This is a very modest improvement, given that the gap between England and Singapore, for example, is 44 points in Reading and in Science, and 65 points in Maths.

Even this evidence of improvement is unreliable. As John Jerrim, of the Institute of Education (University College London) and Education Datalab, points out, there are serious problems with the sampling in the case of England.

Nearly a third of the schools chosen by OECD as its sample failed to take part, and in addition nearly a fifth of pupils chosen were somehow absent or unavailable or unwilling. Compounding these factors, the English survey used only 60% of the original sample compared with 80% in Scotland. No explanation has been given and it is quite possible that this has artificially inflated England’s score.

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Every learner matters and matters equally

by Mel Ainscow

‘Fixed-term exclusions in the most deprived areas of England have gone up by over 70% in the last four years.’

‘Where did all the GCSE pupils go – and why has no one noticed?’

‘Councils report rise in number of home-educated children with complex needs.’

These disturbing media headlines confirm that many of our young people are being marginalised by the English education system. Despite the efforts of successive governments over the last 20 years, what is clear is that home background is still the best predictor of success. What is even more worrying is the way more and more students are being excluded from educational opportunities.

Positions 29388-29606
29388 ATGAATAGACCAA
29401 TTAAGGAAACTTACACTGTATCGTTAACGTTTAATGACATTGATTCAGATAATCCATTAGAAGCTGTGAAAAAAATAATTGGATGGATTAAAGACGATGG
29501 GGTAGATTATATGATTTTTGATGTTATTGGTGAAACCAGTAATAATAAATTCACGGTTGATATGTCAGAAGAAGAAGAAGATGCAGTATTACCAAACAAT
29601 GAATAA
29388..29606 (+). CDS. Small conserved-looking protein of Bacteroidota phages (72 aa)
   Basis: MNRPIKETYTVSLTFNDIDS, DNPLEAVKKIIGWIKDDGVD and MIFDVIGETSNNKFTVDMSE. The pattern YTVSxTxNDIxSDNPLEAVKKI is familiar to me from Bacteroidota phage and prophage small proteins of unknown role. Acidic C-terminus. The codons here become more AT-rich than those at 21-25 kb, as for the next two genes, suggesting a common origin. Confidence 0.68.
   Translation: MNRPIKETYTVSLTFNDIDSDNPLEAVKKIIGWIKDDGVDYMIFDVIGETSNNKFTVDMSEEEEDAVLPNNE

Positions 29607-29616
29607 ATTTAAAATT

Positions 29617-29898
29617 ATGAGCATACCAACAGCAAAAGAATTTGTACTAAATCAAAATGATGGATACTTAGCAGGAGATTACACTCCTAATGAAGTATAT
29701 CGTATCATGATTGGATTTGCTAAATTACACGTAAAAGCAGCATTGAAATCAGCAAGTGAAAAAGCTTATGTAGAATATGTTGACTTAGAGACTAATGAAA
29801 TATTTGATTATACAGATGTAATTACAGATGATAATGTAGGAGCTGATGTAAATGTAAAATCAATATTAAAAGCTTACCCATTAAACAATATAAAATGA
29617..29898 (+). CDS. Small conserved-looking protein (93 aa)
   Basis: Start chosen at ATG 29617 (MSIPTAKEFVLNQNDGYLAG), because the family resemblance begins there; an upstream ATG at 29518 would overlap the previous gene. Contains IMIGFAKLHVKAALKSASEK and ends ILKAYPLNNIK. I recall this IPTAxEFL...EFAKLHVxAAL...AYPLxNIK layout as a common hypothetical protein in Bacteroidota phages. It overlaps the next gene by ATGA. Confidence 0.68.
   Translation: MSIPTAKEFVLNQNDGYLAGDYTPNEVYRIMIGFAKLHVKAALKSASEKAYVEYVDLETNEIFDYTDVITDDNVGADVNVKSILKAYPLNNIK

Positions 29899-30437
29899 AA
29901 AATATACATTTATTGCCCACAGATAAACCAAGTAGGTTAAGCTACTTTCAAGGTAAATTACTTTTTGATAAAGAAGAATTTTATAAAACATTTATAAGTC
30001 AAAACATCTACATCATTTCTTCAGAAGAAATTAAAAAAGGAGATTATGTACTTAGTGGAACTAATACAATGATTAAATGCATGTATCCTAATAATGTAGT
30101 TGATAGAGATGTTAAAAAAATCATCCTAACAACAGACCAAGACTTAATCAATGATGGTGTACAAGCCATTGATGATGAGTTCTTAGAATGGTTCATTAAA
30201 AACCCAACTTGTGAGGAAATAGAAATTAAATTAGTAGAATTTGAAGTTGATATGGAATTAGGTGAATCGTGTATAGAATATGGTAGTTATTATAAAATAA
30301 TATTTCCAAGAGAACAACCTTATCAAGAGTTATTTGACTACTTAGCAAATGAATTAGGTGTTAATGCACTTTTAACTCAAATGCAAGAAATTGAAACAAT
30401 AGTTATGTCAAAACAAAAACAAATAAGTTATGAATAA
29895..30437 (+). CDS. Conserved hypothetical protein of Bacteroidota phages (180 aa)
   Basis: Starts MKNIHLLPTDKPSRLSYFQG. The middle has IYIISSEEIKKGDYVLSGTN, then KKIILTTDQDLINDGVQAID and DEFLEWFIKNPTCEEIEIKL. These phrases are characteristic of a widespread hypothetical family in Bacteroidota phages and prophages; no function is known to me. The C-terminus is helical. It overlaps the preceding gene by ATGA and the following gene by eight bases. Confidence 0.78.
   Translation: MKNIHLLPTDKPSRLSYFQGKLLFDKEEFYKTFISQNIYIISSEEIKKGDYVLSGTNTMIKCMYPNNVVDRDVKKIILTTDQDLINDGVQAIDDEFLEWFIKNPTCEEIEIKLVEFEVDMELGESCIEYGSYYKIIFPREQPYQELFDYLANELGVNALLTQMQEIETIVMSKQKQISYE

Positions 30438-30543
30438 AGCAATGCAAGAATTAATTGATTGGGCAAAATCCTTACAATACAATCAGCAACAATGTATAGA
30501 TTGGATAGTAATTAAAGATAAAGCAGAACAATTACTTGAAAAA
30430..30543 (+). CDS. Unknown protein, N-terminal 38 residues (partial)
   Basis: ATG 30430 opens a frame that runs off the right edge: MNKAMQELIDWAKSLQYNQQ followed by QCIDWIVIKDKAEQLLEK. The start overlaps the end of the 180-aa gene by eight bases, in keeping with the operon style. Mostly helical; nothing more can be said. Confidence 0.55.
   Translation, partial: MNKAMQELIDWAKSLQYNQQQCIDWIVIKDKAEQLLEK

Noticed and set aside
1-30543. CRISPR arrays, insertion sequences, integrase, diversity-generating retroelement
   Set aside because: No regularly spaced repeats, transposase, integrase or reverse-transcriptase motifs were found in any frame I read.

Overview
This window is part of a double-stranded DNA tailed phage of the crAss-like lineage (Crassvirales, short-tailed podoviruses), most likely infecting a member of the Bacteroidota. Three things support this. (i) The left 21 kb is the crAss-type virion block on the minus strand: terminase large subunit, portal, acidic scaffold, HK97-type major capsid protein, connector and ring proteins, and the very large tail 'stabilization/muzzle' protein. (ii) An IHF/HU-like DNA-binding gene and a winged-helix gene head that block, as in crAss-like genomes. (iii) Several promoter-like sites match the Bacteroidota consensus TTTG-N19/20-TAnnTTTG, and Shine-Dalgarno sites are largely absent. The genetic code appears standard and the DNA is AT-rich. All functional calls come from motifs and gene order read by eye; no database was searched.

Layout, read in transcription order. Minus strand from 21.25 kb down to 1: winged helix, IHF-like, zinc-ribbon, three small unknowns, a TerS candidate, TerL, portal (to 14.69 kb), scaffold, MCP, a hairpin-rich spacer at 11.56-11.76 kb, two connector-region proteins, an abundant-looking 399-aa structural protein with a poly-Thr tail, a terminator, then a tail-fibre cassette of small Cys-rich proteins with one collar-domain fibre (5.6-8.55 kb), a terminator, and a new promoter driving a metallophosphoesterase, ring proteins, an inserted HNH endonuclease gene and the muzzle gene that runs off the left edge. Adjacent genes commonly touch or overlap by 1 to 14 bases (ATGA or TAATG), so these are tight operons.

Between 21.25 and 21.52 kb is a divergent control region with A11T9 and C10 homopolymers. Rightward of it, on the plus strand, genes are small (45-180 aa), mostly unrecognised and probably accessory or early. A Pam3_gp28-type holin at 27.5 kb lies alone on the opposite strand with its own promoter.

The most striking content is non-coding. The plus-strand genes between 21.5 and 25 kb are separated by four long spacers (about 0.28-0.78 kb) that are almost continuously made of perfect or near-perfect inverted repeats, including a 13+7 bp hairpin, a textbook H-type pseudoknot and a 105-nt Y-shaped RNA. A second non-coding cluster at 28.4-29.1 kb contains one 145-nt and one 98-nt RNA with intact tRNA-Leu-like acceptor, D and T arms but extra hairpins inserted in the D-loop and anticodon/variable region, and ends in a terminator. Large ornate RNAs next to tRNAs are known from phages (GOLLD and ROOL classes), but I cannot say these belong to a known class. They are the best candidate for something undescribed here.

Since the election of the Conservative-led coalition government in 2010, followed by the Conservative government in 2015, the market-place has become the basis of education policy. This has led to a range of barriers in respect to the education system’s capacity to respond to learner diversity.

Matters related to the curriculum are one concern, particularly the narrowing of the educational ‘diet’, which is limiting opportunities for some learners. There is also concern about the growing trend of students from disadvantaged backgrounds being marginalised through grouping arrangements based on notions of ability, despite the massive research evidence which points to the problems associated with such approaches.

There are worries, too, about the increasing number of students being excluded from schools, through both formal and informal means – such as parents being coerced by schools into “home educating” their children, often before GCSE exams – and the increased numbers being placed in special or alternative provision away from their peers.

There is a particular challenge in relation to the education of disabled children. The importance of including them is stressed in the United Nations’ Convention on the Rights of Persons with Disabilities, which commits to ending segregation by ensuring inclusive classroom teaching in accessible learning environments with appropriate support. However, when the UK government ratified this Convention in June 2009 it placed restrictions on its obligations. The first of these restrictions stated that the definition of a ‘general education system’ would include segregated provision.